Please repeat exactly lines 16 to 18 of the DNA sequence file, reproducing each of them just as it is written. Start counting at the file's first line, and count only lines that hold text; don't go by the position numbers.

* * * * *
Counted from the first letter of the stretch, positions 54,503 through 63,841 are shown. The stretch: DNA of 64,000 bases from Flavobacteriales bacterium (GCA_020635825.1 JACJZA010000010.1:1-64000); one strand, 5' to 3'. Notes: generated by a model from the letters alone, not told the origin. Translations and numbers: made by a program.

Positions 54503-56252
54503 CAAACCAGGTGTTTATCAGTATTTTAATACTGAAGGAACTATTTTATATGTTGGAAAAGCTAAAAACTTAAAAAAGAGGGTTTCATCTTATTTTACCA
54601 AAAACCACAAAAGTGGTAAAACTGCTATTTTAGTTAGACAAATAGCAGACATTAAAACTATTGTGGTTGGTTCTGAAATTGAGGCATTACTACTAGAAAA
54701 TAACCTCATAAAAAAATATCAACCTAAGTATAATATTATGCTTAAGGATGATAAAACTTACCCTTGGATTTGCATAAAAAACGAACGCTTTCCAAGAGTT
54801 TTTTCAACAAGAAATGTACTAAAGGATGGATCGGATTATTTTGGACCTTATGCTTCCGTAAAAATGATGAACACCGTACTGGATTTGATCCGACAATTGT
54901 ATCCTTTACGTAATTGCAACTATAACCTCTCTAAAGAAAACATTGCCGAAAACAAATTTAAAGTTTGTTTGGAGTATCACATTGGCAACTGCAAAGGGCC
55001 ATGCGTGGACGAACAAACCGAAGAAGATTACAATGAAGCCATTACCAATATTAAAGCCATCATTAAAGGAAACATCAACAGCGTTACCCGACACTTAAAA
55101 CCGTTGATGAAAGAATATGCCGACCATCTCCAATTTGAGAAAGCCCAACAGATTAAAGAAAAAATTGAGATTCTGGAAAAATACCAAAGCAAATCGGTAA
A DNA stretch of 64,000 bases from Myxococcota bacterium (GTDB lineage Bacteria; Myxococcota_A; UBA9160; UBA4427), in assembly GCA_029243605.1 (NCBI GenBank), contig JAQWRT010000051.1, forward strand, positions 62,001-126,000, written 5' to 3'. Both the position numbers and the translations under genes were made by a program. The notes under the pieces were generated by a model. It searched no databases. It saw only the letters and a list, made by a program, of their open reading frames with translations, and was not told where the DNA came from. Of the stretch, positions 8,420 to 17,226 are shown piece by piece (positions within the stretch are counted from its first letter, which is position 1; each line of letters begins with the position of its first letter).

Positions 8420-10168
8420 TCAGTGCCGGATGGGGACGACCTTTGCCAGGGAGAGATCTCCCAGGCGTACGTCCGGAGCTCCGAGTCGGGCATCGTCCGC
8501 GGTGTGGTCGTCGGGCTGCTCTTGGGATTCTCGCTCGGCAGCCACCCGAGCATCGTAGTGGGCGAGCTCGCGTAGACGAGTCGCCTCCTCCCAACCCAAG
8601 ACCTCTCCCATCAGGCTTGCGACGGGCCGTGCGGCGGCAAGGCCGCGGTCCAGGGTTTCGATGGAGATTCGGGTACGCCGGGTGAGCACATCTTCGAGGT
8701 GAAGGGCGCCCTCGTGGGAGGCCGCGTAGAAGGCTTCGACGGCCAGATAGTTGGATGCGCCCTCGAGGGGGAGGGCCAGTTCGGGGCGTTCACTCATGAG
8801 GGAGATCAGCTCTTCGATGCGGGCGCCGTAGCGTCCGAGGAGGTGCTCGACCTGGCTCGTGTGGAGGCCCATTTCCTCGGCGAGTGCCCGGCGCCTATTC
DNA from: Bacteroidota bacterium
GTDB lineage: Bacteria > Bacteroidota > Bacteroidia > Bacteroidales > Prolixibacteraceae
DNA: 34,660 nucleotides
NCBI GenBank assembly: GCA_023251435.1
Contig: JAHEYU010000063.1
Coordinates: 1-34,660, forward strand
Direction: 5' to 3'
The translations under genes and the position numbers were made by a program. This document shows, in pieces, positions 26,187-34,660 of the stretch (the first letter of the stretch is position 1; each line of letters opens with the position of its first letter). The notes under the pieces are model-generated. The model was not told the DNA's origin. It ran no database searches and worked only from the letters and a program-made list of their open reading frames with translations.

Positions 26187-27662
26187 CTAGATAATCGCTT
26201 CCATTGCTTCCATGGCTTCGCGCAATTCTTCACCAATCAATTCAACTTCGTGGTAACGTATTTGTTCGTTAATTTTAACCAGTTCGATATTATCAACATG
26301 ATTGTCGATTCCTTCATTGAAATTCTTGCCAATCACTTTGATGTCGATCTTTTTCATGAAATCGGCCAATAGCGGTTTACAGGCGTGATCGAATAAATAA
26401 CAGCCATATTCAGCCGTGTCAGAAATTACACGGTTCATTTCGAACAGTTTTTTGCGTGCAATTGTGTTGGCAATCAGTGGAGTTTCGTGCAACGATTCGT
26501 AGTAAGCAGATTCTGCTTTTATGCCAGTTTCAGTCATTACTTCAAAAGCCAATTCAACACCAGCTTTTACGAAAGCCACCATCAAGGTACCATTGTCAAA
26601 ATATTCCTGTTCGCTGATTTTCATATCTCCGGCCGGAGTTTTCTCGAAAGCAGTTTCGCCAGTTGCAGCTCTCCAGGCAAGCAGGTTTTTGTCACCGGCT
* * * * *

8801 GGAGATCAGCTCTTCGATGCGGGCGCCGTAGCGTCCGAGGAGGTGCTCGACCTGGCTCGTGTGGAGGCCCATTTCCTCGGCGAGTGCCCGGCGCCTATTC
DNA from: Bacteroidota bacterium
GTDB lineage: Bacteria > Bacteroidota > Bacteroidia > Bacteroidales > Prolixibacteraceae